An experimental gene therapy restored the vision of a patient with a rare type of childhood blindness, according to a study published in Nature Medicine.
Researchers at the University of Pennsylvania Perelman School of Medicine injected patients suffering from a rare retinal disorder called Leber congenital amaurosis (LCA) with an antisense oligonucleotide called sepofarsen, an experimental RNA therapy. Sepofarsen stimulates production of a protein called CEP290 in the eye’s photoreceptors, potentially leading to enhanced sight.
10 patients received the drug repeatedly over three months and all experienced improvements in their vision, but one patient dropped out of the study after receiving his initial dose due to concerns over side effects. In the months after being injected with sepofarsen, however, the patient noticed that his vision was slowly coming back.
The effect reached its peak at two months after the initial shot, but improved vision persisted in the patient even 15 months after receiving his dose.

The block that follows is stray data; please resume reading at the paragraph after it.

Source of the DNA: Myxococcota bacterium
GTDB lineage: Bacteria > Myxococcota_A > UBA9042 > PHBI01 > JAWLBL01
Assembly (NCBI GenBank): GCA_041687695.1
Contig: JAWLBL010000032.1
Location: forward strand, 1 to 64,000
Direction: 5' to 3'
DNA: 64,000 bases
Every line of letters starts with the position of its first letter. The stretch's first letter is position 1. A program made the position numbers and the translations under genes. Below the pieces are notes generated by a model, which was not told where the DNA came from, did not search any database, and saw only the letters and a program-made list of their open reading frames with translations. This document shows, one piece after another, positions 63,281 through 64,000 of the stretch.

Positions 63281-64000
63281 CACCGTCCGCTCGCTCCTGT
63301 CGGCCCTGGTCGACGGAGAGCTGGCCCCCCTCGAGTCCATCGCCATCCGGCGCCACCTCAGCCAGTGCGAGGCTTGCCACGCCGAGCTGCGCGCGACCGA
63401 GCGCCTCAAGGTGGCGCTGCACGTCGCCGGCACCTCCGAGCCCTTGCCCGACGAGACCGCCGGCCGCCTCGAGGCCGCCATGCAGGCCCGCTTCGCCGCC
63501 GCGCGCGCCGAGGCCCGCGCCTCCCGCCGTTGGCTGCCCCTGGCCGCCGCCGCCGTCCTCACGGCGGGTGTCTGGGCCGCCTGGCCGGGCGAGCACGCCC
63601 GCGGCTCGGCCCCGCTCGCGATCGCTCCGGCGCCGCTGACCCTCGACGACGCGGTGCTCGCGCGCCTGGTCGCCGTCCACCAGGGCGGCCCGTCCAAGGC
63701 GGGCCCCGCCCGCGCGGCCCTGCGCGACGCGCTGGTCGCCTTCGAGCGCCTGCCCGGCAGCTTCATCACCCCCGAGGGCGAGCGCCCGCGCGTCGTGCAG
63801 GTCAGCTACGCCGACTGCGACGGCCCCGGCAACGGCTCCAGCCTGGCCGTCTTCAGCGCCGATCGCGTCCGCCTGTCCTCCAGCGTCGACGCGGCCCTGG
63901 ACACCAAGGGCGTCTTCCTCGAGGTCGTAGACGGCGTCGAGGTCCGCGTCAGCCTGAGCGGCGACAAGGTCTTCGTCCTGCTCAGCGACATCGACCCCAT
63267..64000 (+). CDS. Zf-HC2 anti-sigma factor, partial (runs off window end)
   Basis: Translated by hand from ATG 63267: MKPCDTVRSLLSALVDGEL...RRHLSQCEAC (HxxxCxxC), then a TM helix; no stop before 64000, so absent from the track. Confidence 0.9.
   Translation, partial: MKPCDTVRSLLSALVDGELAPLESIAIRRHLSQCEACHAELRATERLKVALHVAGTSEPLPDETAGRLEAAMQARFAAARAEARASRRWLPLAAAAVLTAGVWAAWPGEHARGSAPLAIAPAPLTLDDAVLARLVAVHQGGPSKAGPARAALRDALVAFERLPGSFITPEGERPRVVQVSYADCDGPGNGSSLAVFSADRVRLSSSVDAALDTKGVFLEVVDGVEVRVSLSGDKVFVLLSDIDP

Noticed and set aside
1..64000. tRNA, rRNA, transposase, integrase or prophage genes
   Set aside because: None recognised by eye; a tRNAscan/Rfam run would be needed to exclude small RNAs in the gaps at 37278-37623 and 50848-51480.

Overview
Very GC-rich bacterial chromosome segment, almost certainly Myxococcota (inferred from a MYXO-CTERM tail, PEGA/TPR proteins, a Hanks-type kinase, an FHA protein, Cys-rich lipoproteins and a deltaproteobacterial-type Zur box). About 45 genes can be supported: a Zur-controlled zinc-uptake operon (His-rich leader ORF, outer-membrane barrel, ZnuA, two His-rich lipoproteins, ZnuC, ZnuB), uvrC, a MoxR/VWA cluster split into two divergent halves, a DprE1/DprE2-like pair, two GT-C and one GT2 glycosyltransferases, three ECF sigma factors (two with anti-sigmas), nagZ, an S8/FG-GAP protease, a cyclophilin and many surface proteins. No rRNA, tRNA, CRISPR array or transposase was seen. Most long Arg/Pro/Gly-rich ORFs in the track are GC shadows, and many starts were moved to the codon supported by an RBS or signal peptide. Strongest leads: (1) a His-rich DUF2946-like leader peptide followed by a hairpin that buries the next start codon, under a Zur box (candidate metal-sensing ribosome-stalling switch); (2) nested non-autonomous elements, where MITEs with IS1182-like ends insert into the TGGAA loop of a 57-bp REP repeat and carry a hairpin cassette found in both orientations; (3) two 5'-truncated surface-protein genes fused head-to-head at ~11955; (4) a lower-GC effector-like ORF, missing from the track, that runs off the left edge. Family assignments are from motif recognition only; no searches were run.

An unprecedented development
The study’s researchers didn’t expect the drug to have such a significant effect, but nonetheless, they see it as a good sign for the future of RNA-based gene therapies. They think their work could be used in treating other ciliopathies – diseases linked to genetic mutations resulting in the abnormal function of cilia, a type of sensory organelle on cells.
“This work represents a really exciting direction for RNA antisense therapy. It’s been 30 years since there were new drugs using RNA antisense oligonucleotides, even though everybody realized that there was great promise for these treatments,” said Samuel G. Jacobson, MD, PhD, a professor of Ophthalmology at Penn Medicine who co-led the study.
The researchers think sepofarsen was effective in treating LCA because the molecules of the sepofarsen RNA were small enough to enter the cell nucleus and remain there long enough to do their work. Antisense oligonucleotides like sepofarsen are being studied in additional trials for the treatment of other genetic eye diseases. One notable research project using gene therapy is being backed by the UK charity Fight For Sight.
“There are now, at least in the eye field, a series of clinical trials using antisense oligonucleotides for different genetic defects spawned by the success of the work in CEP290-associated LCA from [the authors of the study],” said Joan O’Brien, MD, chair of Ophthalmology in the Perelman School of Medicine and director of the Scheie Eye Institute.
With new therapies like sepofarsen showing success and other gene therapies already in the pipeline, it’s likely that we’ll see a cure for blindness in the next few decades – something that was once thought to be impossible.